On a frosty January 20th, 1949, after a dramatic re-election campaign, President Harry S. Truman delivered his Second Inaugural Address. In this speech, Truman described his foreign policy goals in four direct points. The fourth point, which has become known as the Point Four Program, took the country by surprise. This fourth point declared that the United States would “embark on a bold new program for making the benefits of our scientific advances and industrial progress available for the improvement and growth of underdeveloped areas.”
Truman’s Point Four proposal, along with the much larger Marshall Plan, would not be a totally new idea. What was new was how Truman made a connection between foreign aid and freedom.
- Greater production is the key to prosperity and peace. And the key to greater production is a wider and more vigorous application of modern scientific and technical knowledge.
- Only by helping the least fortunate of its members to help themselves can the human family achieve the decent, satisfying life that is the right of all people.
- Democracy alone can supply the vitalizing force to stir the peoples of the world into triumphant action, not only against their human oppressors, but also against their ancient enemies-hunger, misery, and despair.
- On the basis of these four major courses of action we hope to help create the conditions that will lead eventually to personal freedom and happiness for all mankind.
In 1949 the need for American aid in the world was great. European and Asian nations were still recovering from the destruction left behind by WWII. Other areas in the Middle East, Africa, and Asia were gaining their independence after centuries of control by European countries. Harry Truman knew that when people struggle and suffer they are more likely to be dominated by stronger powers. He also knew that United States was the only country in the world in a position to help.
Everyone in the audience understood the context of Truman’s speech. In 1949 the United States was locked in a competition with the Soviet Union for influence in the world. When Harry spoke of oppressors, he was talking about that country’s efforts to spread communism. Since WWII the United States had been unable to stop the Soviet Union from dominating Eastern Europe. Americans were afraid that other struggling countries would experience a similar fate.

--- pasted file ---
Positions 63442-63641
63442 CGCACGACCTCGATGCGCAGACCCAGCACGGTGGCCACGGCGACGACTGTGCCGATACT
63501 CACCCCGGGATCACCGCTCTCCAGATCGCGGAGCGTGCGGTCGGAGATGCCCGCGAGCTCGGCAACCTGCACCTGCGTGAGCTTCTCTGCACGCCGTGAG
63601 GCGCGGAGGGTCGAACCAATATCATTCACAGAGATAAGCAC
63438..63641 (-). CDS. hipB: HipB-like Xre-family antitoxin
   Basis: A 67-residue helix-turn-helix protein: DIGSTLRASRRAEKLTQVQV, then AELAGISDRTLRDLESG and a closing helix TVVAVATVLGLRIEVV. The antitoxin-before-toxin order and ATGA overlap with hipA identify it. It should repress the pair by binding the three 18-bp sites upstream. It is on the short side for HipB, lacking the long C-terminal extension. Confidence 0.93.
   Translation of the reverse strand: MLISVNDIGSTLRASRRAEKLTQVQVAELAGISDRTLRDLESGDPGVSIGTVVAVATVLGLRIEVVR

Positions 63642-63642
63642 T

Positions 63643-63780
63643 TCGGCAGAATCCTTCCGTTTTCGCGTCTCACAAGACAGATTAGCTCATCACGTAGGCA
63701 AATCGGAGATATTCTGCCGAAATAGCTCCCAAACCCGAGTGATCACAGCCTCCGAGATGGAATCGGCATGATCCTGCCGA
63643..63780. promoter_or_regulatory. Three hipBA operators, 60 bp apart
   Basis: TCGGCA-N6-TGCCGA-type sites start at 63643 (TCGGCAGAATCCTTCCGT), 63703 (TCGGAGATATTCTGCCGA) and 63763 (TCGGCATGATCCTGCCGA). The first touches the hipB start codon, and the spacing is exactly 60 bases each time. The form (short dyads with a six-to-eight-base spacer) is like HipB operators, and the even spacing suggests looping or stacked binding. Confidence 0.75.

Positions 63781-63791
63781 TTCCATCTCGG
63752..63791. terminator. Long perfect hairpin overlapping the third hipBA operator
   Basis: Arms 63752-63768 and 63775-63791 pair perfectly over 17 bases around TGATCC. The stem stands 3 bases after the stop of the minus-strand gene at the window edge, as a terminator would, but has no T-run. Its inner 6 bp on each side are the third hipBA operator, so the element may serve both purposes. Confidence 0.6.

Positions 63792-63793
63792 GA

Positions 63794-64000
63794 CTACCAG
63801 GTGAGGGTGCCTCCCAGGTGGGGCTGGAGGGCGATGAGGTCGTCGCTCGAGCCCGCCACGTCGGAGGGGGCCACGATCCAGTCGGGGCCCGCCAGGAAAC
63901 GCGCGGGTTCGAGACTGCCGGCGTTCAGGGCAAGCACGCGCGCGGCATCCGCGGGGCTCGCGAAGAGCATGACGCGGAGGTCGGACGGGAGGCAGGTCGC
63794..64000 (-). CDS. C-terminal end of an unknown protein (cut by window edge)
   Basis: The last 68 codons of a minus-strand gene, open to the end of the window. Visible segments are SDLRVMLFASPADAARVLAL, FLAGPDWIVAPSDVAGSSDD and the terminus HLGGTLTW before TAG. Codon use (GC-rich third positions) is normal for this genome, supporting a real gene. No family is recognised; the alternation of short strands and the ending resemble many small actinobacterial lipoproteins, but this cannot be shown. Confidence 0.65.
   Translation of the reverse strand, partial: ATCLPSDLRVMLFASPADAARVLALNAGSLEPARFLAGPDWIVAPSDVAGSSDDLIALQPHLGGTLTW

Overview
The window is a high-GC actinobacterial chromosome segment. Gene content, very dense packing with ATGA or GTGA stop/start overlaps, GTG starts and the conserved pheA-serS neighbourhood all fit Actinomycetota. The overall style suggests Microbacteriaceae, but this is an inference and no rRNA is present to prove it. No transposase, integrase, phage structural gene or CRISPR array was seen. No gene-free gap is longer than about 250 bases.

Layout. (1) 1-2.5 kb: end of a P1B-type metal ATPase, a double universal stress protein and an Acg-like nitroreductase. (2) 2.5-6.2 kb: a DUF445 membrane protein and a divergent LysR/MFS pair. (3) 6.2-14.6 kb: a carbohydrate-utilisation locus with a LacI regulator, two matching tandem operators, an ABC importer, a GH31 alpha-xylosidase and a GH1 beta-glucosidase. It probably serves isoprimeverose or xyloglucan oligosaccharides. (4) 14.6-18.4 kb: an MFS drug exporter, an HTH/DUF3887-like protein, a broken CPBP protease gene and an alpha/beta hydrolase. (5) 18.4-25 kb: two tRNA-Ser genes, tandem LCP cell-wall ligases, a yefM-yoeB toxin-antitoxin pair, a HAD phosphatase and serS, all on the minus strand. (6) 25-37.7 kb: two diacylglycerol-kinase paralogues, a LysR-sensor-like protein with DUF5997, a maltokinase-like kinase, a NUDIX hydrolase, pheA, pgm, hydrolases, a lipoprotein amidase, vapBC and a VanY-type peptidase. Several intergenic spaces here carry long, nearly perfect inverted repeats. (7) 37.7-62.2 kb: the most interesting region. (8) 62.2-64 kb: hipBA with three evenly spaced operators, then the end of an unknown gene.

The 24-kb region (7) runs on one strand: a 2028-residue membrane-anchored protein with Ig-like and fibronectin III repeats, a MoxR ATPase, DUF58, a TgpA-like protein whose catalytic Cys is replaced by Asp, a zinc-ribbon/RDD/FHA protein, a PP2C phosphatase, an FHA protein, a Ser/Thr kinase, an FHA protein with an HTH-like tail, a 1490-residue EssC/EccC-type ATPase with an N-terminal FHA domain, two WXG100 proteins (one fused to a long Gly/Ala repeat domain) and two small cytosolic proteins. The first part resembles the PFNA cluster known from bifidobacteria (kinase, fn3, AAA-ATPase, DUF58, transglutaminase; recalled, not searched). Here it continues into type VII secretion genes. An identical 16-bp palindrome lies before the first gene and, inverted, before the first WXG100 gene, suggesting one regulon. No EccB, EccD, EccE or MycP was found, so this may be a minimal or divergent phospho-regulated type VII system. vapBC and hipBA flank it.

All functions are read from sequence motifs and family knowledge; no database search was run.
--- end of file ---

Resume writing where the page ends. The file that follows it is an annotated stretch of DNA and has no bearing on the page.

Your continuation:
One way Truman hoped to combat this threat was to aid the underdeveloped parts of the world. This aid would come, not in the form of money, but by spreading knowledge and expertise. Instead of giving food, the US would help develop farms. “More food, more clothing, more materials for housing, and more mechanical power…” Helping countries take care of themselves, it was felt, would be the best way to ensure they find “prosperity and peace”.
While the idea was instantly popular, it turned out that providing international aid is a tricky business. Agencies created by Congress sent technicians to countries around the world to work on specific projects. Unfortunately, by 1952, officials were still hoping to have a few pilot programs in place to highlight the potential impact of Truman’s proposal. Today, decades later, 1.3 billion people live in extreme poverty. The world still struggles with ways to make a difference in these people’s lives.
Why is providing International Aid harder than it sounds?
Documents to be examined:
- Point IV Report Supplemental Resources
- Telegram, Charles F. Boss to Harry Truman, July 24, 1950
- Draft of Address of the President to the National Conference on International Economic and Social Development, April 8, 1952
- Oral History Interview with Samuel P. Hayes, July 16, 1975
- Oral History Interview with Stanley Andrews, October 31, 1970
- Letter to President Truman from the Department of Agriculture, April 11, 1951
- Outline of Remarks by Secretary of State Dean Acheson at the National Conference on International Economic and Social Development, April 9, 1952
- Summary of Remarks by Jonathan Bingham, November 12, 1952